One of the key figures in the construction of LEP passed away on 18 May 2020. Henri Laporte led the civil-engineering work for the Large Electron-Positron Collider in the 1980s, the biggest construction project for fundamental research ever undertaken and which included the construction of the 27 km tunnel that now houses the LHC.
A native of Sète in the south of France, Laporte never lost his melodic accent, which, when combined with his characteristic southern loquaciousness and a talent for storytelling, always brought a smile to the faces of the people with whom he interacted. Laporte graduated from the prestigious French higher education institutes, the Ecole Polytechnique and the Ecole des Ponts et Chaussées, and began his career in marine engineering in the early 1950s. He was appointed as the chief engineer first for the construction of the port of Oran, then for the Toulon naval base, before moving to French Polynesia in 1963 to preside over the extension of the port of Papeete. In 1967, he was recruited by CERN to lead the technical services and buildings division.
Known for his relentless work ethic, his expertise and his authority, he joined the LEP project at the start of the 1980s and was given the responsibility for the hugely ambitious civil-engineering project by Emilio Picasso, the project leader. Before the excavation work could begin, however, CERN had to get the local authorities on board, since the tunnel would pass underneath about ten different Swiss and French communes and nine sites would be built on the surface. Under the leadership of Robert Lévy-Mandel, who was in charge of the impact study, dozens of consultation meetings were held. Laporte shone on these occasions thanks to his oratory and interpersonal skills. During project meetings, Lévy-Mandel and Laporte would indulge in memorable bouts of oratorical sparring, with Latin quotations generously thrown in.
The flagship construction project began in 1983 with the excavation of 18 shafts, followed by the excavation of the tunnel itself. Three tunnel boring machines were required to complete the task of digging out 23 kilometres’ worth of earth under the plain. Explosives were used to excavate the section of the tunnel below the Jura due to fears that a geological incident could halt the progress of the machines. And such an incident did indeed occur in 1986, when high-pressure inflows of water flooded the tunnel, causing delays to the project. Laporte’s expertise and leadership were decisive in the response to this incident and throughout the project as a whole. It was a regular occurrence for him to arrive on site at any time of the day or night to study damage and take urgent decisions. In 1988, the tunnel was finally completed.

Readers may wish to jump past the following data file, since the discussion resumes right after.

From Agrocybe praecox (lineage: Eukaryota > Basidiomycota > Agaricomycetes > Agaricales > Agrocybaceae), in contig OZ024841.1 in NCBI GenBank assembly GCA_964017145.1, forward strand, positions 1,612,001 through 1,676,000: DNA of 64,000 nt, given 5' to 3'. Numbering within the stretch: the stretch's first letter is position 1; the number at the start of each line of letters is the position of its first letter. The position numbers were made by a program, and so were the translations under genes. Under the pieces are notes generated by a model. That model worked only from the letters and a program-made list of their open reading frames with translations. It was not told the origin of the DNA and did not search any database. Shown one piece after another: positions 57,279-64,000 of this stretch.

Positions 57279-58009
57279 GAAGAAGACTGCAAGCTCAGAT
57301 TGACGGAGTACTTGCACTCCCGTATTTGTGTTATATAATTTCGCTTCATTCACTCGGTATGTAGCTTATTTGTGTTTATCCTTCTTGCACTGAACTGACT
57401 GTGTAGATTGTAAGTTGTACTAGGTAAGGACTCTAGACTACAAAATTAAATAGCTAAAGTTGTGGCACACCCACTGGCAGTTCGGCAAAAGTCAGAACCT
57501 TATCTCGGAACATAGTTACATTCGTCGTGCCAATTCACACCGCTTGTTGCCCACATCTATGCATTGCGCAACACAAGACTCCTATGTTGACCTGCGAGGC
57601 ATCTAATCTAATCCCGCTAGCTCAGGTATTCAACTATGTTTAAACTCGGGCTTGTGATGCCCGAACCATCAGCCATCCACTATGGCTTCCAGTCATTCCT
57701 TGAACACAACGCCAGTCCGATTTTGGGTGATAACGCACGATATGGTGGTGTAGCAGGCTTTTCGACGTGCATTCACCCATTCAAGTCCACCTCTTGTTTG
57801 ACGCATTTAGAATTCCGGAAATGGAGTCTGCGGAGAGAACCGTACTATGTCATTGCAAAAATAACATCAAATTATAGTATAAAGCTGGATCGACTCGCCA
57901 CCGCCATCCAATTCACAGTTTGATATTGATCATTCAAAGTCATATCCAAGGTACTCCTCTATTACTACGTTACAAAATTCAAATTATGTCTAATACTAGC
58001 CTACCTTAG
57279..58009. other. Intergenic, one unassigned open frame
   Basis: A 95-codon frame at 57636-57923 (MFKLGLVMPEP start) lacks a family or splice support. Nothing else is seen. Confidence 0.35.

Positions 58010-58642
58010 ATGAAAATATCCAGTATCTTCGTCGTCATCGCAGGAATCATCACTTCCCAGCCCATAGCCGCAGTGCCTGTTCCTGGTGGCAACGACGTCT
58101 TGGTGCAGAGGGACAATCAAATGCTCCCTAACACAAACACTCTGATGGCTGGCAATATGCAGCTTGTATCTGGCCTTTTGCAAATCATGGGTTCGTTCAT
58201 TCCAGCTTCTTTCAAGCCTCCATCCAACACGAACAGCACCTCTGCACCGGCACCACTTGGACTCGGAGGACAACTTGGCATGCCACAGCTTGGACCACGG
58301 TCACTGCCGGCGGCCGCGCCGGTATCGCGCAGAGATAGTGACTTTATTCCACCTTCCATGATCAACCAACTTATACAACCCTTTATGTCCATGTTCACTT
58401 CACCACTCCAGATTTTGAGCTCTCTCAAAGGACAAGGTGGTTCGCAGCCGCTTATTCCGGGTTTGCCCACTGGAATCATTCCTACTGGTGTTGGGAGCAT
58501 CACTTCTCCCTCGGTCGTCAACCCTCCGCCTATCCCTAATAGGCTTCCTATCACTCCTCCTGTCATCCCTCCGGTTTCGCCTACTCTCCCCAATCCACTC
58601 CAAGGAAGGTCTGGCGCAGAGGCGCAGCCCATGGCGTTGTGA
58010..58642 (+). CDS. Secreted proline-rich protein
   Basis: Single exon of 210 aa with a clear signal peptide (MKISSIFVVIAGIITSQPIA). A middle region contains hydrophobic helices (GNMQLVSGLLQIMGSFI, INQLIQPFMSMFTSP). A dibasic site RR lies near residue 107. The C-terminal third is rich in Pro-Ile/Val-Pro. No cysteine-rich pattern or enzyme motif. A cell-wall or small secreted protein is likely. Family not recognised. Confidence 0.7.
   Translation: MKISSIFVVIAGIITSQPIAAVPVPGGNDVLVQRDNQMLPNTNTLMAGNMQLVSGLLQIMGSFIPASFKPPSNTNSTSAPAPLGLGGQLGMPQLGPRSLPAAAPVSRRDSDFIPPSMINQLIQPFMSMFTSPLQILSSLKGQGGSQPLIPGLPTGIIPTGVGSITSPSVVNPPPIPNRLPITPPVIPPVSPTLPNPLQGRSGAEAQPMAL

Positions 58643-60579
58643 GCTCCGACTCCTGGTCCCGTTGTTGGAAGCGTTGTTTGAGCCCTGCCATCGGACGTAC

But the main tunnel represented less than half of the total excavation work, since the ring is punctuated with access shafts, caverns and service tunnels. In addition, around 80 buildings were built on the surface. Jean-Luc Baldy, who managed the surface work, and Michel Mayoud, who was in charge of the crucial work of the surveyors, remember the trust that Laporte placed in them, giving them considerable room for manoeuvre.
Once the construction work had been completed, CERN became entangled in protracted legal proceedings involving the consortium of companies that had carried out the work. Laporte spent several years working with the Legal Service, once more demonstrating his trademark persistence. At the arbitration tribunal, Laporte distinguished himself not only for his technical knowledge, but also for his talent as an actor and his humour. Eva Gröniger-Voss, the head of CERN’s Legal Service, who was a lawyer on the case at the time, recalls that he would amuse the judges by explaining that, as a bon viveur, he kept hearing “confit d’oie” (goose confit) whenever the lawyers spoke of a “conflit de lois” (legal conflict). Laporte retired in 1993 and devoted himself to numerous intellectual and artistic pursuits for the rest of his life.
Henri Laporte was a man of great curiosity and was highly knowledgeable in many fields. He will be remembered as a charismatic man, with a firm hand and great tenacity, but also someone who exuded a contagious joviality and and always showed compassion towards his colleagues.
His friends and former colleagues